MCALLEN — It was nearly 9 p.m. in Afghanistan on Monday when Army Sgt. Cristina Wilson’s voice rang through the Veterans War Memorial for a morning ceremony in McAllen.
“Raising your hand and committing yourself to service is a brave and selfless act,” Wilson said via telephone from her fourth deployment overseas.
She thanked the dozens of veterans on hand — including some from World War II, and the wars in Korea and Vietnam, “recognizing all of those among us who have been part of this great brotherhood and sisterhood.”
Wilson was a “special guest” among many current and former military men and women at the war memorial Monday, including McAllen Mayor Jim Darling, a Vietnam veteran, and retired Army Col. Frank Plummer.
“I want to say thank you to all the veterans out here for your service. I know some of us came back about 50 years ago weren’t very welcomed,” Darling said at the outset of the Monday morning ceremony.
U.S. Rep. Vicente Gonzalez, D-McAllen, who is not a veteran but is the child of one, made sure to thank veterans a number of times throughout his keynote address on Monday.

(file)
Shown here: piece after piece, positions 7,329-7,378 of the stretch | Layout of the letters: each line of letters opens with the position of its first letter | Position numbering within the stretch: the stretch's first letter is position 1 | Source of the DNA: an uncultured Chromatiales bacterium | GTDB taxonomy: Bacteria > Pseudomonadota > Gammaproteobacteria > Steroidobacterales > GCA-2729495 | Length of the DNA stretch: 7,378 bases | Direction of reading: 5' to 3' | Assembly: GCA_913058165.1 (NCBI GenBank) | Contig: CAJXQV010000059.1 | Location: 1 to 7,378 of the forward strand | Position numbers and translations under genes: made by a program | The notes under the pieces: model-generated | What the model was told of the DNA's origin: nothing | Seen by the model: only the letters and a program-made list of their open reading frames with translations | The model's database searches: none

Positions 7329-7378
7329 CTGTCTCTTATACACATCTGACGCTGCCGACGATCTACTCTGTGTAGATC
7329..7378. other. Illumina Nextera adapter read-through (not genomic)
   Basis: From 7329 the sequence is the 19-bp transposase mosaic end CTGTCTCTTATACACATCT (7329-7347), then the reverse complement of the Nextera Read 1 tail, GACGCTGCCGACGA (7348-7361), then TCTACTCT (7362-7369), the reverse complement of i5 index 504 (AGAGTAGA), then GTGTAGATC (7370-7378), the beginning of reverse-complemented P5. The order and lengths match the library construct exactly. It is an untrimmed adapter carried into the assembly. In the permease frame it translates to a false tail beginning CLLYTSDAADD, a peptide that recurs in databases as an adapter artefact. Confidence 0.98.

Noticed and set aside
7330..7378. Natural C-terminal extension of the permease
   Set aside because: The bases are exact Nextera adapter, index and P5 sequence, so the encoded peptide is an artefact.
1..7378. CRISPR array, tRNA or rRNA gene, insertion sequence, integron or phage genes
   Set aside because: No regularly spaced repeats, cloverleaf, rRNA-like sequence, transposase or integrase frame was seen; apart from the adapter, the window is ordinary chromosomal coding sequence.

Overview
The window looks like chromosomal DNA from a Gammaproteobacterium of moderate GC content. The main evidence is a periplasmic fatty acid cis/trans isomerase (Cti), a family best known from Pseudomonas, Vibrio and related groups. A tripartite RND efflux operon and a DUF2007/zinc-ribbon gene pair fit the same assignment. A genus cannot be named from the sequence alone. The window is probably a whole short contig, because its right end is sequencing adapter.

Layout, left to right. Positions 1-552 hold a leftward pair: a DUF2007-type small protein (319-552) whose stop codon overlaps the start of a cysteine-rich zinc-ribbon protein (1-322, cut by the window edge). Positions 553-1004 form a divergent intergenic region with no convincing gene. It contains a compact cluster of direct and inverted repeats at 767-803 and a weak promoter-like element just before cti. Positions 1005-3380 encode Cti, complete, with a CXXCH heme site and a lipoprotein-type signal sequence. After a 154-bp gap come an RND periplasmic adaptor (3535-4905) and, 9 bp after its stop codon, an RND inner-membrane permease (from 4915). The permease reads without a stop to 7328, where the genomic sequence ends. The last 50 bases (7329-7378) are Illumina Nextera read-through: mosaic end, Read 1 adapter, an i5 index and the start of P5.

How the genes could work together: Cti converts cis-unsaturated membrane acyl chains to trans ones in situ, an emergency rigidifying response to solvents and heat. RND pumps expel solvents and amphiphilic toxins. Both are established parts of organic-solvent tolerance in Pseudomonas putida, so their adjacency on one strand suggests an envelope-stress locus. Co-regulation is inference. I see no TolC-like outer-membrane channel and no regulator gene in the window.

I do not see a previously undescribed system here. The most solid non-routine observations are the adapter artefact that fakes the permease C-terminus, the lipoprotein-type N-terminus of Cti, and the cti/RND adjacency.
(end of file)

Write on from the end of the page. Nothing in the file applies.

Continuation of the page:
“I’d like to thank Col. Plummer for all his work and really relentless efforts in everything he’s done for the veteran community here,” Gonzalez said. “I’d like to thank all of you here today.”
Gonzalez went on, outlining an issue he has taken up since he was elected to Congress in 2016.
“The diversity of our nation and our military is one of our greatest strengths,” Gonzalez said. “But I would be remiss if I did not mention the same of the veterans who we would be celebrating today had they not been cast from our nation.”
Two weeks ago, Gonzalez issued a statement supporting the House Judiciary Committee’s hearing entitled “The Impact of Current Immigration Policies on Service Members and Veterans, and their Families.” The hearing sought to address the Trump administration’s immigration policies and deported U.S. immigrant veterans.
In his speech on Monday, Gonzalez hailed one veteran who was deported who since died: “He fought for our home and we turned him away.”
Gonzalez also discussed the importance of mental health in the military: “Do not be afraid to seek help.”
And Gonzalez said he is working on legislation to train members of the military when they enlist and upon their departure from active service.
The ceremony then honored the few Purple Heart veterans in attendance. There were moments of silence. There was the 21 Gun Salute.
Before the ceremony came to a close, a Korean War veteran grabbed a microphone.
“Please don’t take this for granted,” he said.